At its February 6 meeting, the Student Association Senate of The George Washington University in Washington DC passed a resolution calling on the GW administration to equalize penalties for possession of marijuana in GW Residence Halls with penalties for underage possession of alcohol.
The resolution took an unusual route to the Senate floor. Members of GW's chapter of NORML bypassed the usual methods by which legislation is introduced and collected enough signatures to introduce the resolution by petition. Normally, legislation must be introduced by a senator and is referred to a committee which must approve it prior to its being considered by the entire SA Senate.
A large number of students attended the Senate meeting, voicing pleas to the senators to set aside whatever personal feelings they had and vote in a way that accurately reflects the opinions of the students they represent. In a display of integity rarely found in politicans at any level, the Senate passed the resolution by a vote of 11-7 with one abstention. Of the seven Senators who voted against the resolution, it should be noted that three of them- Andrew Salzman (GSEHD), Michael Gettlin (SB-G), and Bryan Grackin (SB-G) are also permanent employees of the University, which raises ethical questions as to their motivations in opposing the resolution.
The resolution still must be signed by the SA President in order for it to be recognized by the University as the official opinion of the student body.
Perhaps if US citizens made as great an effort to enforce accountability among their elected officials as the members of GW's NORML chapter did, we wouldn't be stuck in Iraq. Forget that "control" of Congress shifted to the Democrats with the last election, because the lobbyists and corporations don't care which puppets the people put in their hands.
Of the 435 House members, almost every single one voted to allocate funds for US military action in Iraq. Why then, was the incumbent not reelected in only 55 races? (note: this is by my count during a scan of the election results on Wikipedia, so I may be slightly off) The argument that we can't have 535 Commanders-In-Chief doesn't hold water. Congress has the power of the purse. If the President chooses to deploy troops without funding, why shouldn't he be held accountable for that decision? Part of the duties of each of the three branches is to act as a check on the others. That responsibility is at least as important as any other function of our elected officials.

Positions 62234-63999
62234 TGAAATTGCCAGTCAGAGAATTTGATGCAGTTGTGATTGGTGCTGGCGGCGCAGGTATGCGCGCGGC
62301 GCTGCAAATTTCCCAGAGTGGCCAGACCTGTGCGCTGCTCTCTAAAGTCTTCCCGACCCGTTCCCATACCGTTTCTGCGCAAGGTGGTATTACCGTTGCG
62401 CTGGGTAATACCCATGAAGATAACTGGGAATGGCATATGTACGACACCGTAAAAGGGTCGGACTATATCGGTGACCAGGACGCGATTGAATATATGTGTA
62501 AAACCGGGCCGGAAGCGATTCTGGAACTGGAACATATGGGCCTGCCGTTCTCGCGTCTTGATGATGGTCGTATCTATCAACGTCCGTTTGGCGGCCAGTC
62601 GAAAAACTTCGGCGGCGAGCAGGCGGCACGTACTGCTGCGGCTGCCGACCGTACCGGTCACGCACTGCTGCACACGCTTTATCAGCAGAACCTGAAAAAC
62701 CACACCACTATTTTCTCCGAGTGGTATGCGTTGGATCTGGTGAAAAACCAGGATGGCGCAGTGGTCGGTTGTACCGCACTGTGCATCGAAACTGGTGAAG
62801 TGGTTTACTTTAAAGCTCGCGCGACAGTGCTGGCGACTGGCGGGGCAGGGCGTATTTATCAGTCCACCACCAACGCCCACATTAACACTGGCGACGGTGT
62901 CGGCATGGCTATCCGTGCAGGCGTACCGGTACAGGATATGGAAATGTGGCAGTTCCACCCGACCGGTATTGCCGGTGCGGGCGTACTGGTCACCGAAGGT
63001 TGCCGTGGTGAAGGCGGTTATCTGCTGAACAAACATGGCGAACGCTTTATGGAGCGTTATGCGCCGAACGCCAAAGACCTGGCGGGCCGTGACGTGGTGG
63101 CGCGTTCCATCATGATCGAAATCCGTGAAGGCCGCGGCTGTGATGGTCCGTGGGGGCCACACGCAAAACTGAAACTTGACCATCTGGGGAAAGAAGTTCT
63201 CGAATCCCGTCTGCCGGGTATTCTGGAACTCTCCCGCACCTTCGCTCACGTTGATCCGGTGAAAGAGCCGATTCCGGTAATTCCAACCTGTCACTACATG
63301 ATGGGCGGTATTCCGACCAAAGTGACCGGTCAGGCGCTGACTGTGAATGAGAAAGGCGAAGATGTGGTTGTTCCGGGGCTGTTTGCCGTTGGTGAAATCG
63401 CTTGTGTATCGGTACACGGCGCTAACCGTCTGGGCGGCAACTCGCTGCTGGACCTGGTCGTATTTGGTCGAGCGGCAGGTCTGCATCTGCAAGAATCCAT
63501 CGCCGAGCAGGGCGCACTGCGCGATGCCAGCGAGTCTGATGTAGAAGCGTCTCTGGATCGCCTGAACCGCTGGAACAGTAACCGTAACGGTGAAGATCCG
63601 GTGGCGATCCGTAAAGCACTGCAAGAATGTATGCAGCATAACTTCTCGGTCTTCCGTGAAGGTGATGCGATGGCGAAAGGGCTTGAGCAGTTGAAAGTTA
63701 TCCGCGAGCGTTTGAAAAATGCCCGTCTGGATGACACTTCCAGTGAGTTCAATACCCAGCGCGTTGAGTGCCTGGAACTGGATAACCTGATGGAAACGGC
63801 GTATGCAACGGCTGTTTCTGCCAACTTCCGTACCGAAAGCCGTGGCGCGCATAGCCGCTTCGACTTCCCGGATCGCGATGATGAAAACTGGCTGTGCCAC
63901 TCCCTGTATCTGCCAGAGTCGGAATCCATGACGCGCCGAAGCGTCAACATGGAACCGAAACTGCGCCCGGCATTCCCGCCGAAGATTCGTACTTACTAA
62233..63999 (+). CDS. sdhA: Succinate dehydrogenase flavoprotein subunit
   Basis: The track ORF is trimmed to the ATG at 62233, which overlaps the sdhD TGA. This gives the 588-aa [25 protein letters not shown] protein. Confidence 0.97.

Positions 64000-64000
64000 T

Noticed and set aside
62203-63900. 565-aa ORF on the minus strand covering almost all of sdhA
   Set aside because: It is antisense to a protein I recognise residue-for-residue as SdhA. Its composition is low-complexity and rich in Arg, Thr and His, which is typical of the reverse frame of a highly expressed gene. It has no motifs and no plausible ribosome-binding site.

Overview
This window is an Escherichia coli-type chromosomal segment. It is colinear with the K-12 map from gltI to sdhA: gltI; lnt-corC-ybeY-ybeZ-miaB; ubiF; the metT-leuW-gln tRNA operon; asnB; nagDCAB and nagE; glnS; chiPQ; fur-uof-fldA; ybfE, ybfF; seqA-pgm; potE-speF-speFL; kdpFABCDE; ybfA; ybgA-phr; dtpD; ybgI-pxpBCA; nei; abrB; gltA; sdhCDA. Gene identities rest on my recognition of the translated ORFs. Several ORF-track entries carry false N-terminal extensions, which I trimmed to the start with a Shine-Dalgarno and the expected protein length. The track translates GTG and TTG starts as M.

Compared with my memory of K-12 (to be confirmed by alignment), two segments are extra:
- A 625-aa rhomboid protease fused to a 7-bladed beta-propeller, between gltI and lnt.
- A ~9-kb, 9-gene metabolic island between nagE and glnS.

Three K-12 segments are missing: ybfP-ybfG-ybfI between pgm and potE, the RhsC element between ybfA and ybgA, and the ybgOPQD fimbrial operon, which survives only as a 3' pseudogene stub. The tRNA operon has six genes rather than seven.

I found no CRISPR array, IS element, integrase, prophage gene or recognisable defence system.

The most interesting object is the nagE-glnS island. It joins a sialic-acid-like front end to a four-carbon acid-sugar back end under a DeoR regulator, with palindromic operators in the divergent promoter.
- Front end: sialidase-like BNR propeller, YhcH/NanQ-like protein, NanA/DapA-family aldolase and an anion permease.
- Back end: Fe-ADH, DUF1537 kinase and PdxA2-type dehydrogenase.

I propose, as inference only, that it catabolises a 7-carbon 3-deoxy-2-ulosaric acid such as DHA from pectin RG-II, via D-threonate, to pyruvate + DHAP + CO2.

By holding the people elected to represent them accountable, these students have set an example for the entire country. Perhaps more important is the fact that the majority of SA Senators were willing to set personal opinions and politics aside and represent the wishes of the people who put them in office. If our elected officials at all levels of government had even half as much integrity as the Student Association Senators at GW, perhaps we wouldn't be wasting Federal tax dollars arresting medical marijuana users in California- freeing up money for things like Medicare, Social Security, Schools, or even (gasp!) paying down the National Debt rather than leaving it for the next generation to worry about.
It's things like this that give me hope for the future of America. Check the minutes from last night's SA Senate meeting when they are published and note how the Senators voted. Then, if you see one or two of them on a ballot in 5 or 10 years, take the integrity that they demonstrated in college into account. I, for one, would be proud to have one these brave young men and women represent me in national elected office someday.
GW SA Senate
National Organization for the Reform of Marijuana Laws
Past news coverage of GW NORML
GW Hatchet: Group pushes for GW to change marijuana policy (10/27/05)
GW Hatchet: Progressive student groups oppose drug legislation (9/21/06)